The Capricorn (amazingly) touched on pretty much all of those for me. It’s easy enough to pack flat. Here’s a photo of it in a Thirty-One bag that was a Christmas gift a few years ago.
Here’s a photo in the bag.
It comes apart in several pieces.
Putting it together is super simple. First you attach the upright part to the treadles. It’s one screw.
Then you click the treadles into the the holes on the wheel. They literally just pop in.
Then you slide the spinning apparatus in.
This is actually the trickiest bit as you need to line up those two little holes for the pin that holds it in place.
This pin is also a hex key that is used to adjust the ratio that the wheel spins at. The wheel can adjust from a 5:1 ratio to a 13:1 ratio and is completely adjustable in between to suit your taste.
Then you put on a bobbin and the flyer (both just slide on), set the scotch tension, and you are ready to go!
The bobbins are a generous six ounces, but I can use my standard Ashford bobbins as well. This is the view from the driver’s seat. Note that there isn’t an “orifice” so to speak so no orifice hook to lose. Another advantage is that it has ball bearings so nothing to grease, no oil can to carry around. Since this is a friction wheel, there’s also no drive band to break and to have to reset upon each set-up.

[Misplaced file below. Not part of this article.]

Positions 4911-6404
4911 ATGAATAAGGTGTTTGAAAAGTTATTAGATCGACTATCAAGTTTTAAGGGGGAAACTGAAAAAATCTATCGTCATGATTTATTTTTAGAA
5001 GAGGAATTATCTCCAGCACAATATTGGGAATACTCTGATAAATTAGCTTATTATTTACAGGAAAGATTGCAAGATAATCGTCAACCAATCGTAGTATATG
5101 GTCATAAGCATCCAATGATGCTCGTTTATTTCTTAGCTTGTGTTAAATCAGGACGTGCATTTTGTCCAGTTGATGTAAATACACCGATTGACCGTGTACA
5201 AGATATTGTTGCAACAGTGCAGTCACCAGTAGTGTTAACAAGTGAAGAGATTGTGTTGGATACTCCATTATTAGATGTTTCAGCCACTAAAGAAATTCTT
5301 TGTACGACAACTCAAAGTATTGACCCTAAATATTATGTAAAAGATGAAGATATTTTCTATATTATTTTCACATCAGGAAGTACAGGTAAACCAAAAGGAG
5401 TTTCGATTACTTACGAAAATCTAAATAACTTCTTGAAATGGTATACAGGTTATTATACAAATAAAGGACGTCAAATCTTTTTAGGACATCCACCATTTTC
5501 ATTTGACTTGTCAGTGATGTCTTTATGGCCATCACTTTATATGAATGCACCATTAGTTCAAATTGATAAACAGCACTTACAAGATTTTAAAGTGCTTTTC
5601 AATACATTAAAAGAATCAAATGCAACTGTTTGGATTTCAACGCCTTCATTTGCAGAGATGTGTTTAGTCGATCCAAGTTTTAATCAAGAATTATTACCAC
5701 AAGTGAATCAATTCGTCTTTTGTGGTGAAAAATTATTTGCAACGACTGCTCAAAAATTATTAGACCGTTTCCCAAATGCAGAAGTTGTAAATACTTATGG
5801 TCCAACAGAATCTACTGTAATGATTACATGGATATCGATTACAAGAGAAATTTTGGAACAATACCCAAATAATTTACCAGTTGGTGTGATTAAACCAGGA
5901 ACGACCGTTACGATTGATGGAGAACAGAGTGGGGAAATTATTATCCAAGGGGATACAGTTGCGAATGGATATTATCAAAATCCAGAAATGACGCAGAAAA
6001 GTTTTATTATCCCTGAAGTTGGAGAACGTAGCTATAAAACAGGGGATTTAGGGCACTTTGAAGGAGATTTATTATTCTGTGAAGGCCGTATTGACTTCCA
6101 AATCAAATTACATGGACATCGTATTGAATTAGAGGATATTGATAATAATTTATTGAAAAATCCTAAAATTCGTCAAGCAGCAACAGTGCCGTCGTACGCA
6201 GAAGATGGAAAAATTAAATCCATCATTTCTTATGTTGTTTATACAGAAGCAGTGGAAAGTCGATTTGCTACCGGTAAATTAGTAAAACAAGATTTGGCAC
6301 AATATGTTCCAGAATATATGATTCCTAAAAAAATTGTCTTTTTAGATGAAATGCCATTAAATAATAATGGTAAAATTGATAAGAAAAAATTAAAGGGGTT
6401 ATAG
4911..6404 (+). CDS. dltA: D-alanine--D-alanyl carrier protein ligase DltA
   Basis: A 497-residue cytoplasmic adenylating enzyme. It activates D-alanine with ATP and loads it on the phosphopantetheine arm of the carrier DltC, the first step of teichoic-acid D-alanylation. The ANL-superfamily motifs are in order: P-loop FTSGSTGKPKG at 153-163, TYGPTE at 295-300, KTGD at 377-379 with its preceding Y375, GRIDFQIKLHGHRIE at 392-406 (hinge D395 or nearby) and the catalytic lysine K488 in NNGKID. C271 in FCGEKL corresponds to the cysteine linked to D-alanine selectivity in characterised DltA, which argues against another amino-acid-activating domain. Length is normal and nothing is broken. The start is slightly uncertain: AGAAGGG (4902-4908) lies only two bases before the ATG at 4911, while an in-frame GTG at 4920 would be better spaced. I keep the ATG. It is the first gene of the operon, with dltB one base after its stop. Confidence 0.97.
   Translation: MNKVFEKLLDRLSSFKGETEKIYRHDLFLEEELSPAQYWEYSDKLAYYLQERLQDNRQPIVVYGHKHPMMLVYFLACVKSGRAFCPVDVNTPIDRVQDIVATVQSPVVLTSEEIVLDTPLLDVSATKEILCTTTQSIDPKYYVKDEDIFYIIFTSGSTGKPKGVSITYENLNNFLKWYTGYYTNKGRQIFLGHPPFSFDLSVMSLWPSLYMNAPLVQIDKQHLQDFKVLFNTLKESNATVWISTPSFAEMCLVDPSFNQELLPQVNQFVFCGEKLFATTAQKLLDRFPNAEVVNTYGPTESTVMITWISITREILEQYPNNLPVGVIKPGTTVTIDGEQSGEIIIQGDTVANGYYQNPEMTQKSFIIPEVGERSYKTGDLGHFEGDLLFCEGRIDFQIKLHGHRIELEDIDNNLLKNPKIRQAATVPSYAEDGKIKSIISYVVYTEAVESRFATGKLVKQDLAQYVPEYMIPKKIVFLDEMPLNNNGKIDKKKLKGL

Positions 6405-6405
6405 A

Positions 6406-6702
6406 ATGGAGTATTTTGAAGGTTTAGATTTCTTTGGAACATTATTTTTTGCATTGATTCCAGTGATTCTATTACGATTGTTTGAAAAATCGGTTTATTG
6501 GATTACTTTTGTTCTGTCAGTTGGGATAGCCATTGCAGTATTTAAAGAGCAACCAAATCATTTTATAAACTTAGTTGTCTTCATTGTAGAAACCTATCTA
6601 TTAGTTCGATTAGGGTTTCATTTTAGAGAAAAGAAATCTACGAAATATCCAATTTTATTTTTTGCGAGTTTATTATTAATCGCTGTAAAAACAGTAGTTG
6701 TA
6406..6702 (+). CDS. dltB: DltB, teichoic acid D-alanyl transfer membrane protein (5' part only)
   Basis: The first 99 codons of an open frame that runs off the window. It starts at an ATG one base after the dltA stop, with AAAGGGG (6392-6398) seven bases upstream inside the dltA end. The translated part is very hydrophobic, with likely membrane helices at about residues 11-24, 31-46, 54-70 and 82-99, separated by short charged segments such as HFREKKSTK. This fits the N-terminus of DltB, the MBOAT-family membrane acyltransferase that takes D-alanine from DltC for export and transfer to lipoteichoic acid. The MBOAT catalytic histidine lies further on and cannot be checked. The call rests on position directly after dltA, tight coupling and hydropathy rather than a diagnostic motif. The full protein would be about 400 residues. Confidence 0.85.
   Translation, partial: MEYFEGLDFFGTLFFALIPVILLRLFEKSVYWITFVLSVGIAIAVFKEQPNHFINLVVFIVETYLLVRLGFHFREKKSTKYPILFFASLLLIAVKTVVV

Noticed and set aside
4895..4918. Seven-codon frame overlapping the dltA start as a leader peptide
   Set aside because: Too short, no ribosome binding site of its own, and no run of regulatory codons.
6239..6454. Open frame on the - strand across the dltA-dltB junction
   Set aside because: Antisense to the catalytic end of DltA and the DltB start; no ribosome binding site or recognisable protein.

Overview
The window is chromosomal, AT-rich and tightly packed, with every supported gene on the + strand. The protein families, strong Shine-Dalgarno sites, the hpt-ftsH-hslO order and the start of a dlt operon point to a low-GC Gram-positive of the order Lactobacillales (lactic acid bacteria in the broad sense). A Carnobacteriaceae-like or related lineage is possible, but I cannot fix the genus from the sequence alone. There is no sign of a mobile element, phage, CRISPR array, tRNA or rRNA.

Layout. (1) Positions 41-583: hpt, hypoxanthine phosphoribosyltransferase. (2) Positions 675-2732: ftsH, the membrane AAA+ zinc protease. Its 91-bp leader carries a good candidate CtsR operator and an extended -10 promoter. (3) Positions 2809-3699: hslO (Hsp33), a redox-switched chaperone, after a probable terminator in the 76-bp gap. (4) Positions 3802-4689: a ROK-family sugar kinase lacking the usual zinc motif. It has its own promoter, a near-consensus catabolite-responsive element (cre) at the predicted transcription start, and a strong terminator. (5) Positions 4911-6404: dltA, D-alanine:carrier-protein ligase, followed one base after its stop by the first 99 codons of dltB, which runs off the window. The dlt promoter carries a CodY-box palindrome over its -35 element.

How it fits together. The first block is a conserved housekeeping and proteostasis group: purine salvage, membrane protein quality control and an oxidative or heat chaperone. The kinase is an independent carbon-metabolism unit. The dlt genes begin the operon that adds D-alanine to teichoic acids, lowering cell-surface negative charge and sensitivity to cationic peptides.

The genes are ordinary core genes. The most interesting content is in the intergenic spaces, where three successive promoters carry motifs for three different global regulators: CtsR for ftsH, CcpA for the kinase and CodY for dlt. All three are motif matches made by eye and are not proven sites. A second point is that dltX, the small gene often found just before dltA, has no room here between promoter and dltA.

My first impressions of this wheel are of quality. The wood is all well sanded and protected with a satin finish. It feels substantial without being heavy. Some travel wheels that I have tested in the past I could feel move away from me as I treadled because they were so light weight. This wheel also has rubber/plastic feet on the bottom to keep it from sliding around on slick surfaces. It’s treadling depth is shallower than that of my Traveler, so I am adjusting to that. However, the treadles are smooth, no jerking at all. Spinning on the Capricorn is whisper quiet. Honestly the noisiest thing in the room while I was spinning on it were my jeans rustling. I started at the slowest setting (which was too slow for me) and worked my way up. Draw-up was smooth and easy and honestly spinning on it was a joy.
Buying a wheel from a new company concerned me a little bit, however, after talking to the creators at IS&WF, my fears were addressed. First, most of the moving parts are available through normal parts channels (like hardware stores). The friction bands are simply polyurethane (if I am remembering correctly) o-rings that can be purchased easily on the internet. The hex key could be easily (though not as prettily) replaced with another hex key of the same size.
I’m happy that I purchased this wheel as I think that it will work well for my traveling purposes. I feel that this wheel could be an excellent beginner wheel as well given it’s easily adjustable ratios and ease of set-up. If the folks from Athena Spinning are at a fiber festival near you, I would strongly suggest that you check it out and give it a test spin like I did.